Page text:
A Chariot Racing Day in the Roman Times Essay

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A Chariot Racing Day in the Roman Times The Circus Maximus was the oldest and the largest of all the circuses where chariot races took place holding up to 250, 000 spectators. It was traditionally founded in the sixth century BC by Tarquinius Priscus, the fifth king of Rome. In 329 BC, permanent starting gates were constructed and, in 174 BC, that they were rebuilt and seven large wooden eggs were set up to indicate the completion of each lap. The track was originally formed by the low ground of the valley. Inside, the track was covered with a bed of sand which sparkled with bright mineral grain. The lower seat tier was made out of marble, the second was made out of wood and the third seemed to…show more content…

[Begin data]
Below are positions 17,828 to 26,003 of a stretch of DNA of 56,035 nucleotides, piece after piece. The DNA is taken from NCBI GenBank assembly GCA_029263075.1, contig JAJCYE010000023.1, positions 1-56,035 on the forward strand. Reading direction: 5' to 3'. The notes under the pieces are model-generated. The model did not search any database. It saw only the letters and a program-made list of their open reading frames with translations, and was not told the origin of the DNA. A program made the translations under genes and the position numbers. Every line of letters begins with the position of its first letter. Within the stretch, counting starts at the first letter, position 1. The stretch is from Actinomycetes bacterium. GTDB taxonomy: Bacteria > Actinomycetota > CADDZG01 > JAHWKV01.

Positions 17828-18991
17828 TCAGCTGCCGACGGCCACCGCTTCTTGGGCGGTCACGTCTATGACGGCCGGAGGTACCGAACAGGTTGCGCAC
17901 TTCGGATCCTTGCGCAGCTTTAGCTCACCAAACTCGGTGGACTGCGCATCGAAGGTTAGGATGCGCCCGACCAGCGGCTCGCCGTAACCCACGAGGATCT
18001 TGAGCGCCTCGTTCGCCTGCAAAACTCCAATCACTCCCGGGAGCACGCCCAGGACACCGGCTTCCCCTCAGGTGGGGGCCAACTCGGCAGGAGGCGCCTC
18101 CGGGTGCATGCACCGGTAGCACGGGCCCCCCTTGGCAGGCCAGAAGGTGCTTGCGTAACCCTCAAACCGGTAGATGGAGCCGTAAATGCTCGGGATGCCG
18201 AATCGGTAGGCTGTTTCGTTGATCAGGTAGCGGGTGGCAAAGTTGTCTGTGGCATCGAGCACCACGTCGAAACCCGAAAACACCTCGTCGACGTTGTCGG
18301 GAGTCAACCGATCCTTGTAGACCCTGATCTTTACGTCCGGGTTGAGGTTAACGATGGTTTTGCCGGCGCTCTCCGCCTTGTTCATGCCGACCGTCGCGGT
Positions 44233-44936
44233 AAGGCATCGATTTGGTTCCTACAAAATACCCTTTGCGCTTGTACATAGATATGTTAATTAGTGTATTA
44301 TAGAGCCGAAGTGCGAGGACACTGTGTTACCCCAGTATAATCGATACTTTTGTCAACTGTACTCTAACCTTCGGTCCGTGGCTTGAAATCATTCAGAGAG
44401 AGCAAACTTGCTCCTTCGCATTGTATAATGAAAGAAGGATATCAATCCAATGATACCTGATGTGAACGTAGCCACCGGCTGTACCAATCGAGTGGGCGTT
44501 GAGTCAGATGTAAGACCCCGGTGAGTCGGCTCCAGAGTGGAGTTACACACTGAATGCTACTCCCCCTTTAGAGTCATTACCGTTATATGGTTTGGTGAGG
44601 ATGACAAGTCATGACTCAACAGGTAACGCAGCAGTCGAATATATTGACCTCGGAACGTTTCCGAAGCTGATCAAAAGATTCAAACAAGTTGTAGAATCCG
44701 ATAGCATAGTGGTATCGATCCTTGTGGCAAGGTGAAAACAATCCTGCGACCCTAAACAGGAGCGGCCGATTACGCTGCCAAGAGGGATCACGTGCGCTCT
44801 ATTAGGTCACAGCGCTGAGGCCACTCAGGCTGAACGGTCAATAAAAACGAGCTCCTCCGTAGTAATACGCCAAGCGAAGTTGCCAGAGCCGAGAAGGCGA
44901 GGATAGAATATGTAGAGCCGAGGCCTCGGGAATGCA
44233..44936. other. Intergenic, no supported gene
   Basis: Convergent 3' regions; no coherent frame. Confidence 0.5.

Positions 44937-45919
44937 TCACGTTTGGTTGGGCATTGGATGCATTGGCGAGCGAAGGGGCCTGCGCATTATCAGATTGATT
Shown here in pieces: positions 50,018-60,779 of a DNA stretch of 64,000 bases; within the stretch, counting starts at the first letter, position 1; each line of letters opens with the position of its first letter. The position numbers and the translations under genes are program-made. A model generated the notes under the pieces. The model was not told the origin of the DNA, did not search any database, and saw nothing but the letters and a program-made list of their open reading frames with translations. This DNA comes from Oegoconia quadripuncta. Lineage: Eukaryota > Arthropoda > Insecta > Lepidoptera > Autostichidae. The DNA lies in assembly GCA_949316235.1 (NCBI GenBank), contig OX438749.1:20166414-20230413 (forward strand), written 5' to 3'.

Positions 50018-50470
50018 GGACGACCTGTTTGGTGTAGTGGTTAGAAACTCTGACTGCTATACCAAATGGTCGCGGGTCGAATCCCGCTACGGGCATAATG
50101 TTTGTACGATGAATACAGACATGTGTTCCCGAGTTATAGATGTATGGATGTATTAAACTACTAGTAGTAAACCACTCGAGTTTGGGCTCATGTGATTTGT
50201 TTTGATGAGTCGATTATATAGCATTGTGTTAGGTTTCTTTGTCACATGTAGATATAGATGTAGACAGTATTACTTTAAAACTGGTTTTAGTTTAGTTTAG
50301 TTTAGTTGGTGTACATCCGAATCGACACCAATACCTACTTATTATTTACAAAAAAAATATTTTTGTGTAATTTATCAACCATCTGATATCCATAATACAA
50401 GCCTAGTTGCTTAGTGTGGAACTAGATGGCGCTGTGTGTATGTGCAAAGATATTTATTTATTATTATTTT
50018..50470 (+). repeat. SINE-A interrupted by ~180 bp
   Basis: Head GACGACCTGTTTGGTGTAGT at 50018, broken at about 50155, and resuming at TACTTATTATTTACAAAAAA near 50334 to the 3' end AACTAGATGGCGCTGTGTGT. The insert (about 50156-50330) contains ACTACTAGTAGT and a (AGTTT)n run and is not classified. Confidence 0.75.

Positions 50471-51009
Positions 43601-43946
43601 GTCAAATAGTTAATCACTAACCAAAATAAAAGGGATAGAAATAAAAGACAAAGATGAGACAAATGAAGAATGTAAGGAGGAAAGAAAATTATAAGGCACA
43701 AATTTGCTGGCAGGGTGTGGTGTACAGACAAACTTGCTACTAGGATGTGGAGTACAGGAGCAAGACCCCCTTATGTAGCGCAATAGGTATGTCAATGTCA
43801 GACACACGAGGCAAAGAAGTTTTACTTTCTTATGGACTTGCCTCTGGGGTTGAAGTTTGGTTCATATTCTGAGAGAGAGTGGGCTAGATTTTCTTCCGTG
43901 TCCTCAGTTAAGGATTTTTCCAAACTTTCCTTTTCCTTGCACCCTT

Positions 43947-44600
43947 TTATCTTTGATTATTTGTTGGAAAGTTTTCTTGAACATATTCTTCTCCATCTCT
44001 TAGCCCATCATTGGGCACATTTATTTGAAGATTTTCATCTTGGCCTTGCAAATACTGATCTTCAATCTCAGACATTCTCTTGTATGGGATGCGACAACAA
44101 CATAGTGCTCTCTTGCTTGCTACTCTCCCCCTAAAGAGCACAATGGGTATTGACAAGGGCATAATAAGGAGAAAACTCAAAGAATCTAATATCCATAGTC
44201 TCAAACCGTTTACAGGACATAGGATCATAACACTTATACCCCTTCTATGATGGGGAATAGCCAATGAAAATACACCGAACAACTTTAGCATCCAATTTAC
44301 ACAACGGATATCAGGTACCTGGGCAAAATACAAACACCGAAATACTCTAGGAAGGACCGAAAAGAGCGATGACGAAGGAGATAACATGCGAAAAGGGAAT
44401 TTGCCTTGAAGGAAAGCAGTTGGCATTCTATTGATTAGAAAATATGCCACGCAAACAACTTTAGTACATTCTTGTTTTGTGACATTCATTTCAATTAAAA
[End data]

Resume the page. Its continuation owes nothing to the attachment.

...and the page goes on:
The Emperor had a favourite horse called Incitatus. 'Incitus had a marble stable, an ivory stall, purple blankets, and a jewelled collar.' Horses like Incitatus must have been very lucky. Some people in the crowd looked for powerful beauty of the stallions, the richness of their accoutrements, perfection of their training and all the agility and bravery of the drivers and riders. Some people watched it because they gambled money into it. A few minorities hated chariot racing. A Roman called Pliny is one of them. He couldn't understand the appeal of the circus. 'Chariot races but I am not the least bit interested in that kind of entertainment.' He explains his point of view by saying 'There's never anything new or different.' He's amazed by the amount of people who watch it and thinks those people are childish. 'I am amazed that so many thousands of men time after time have such as childish desire to see horses and men driving chariots.' He thinks if spectators watch the beauty and running of the horses, then that would be good but complains that isn't the case. They are only interested in the winning horse. 'If they were attracted by the speed of the horses or the skill of the drivers, this would not be unreasonable. But as it is, they are interested only in team uniforms.' Spectators wouldn't care about the driver or horse but only the colour of the tunic they were wearing which

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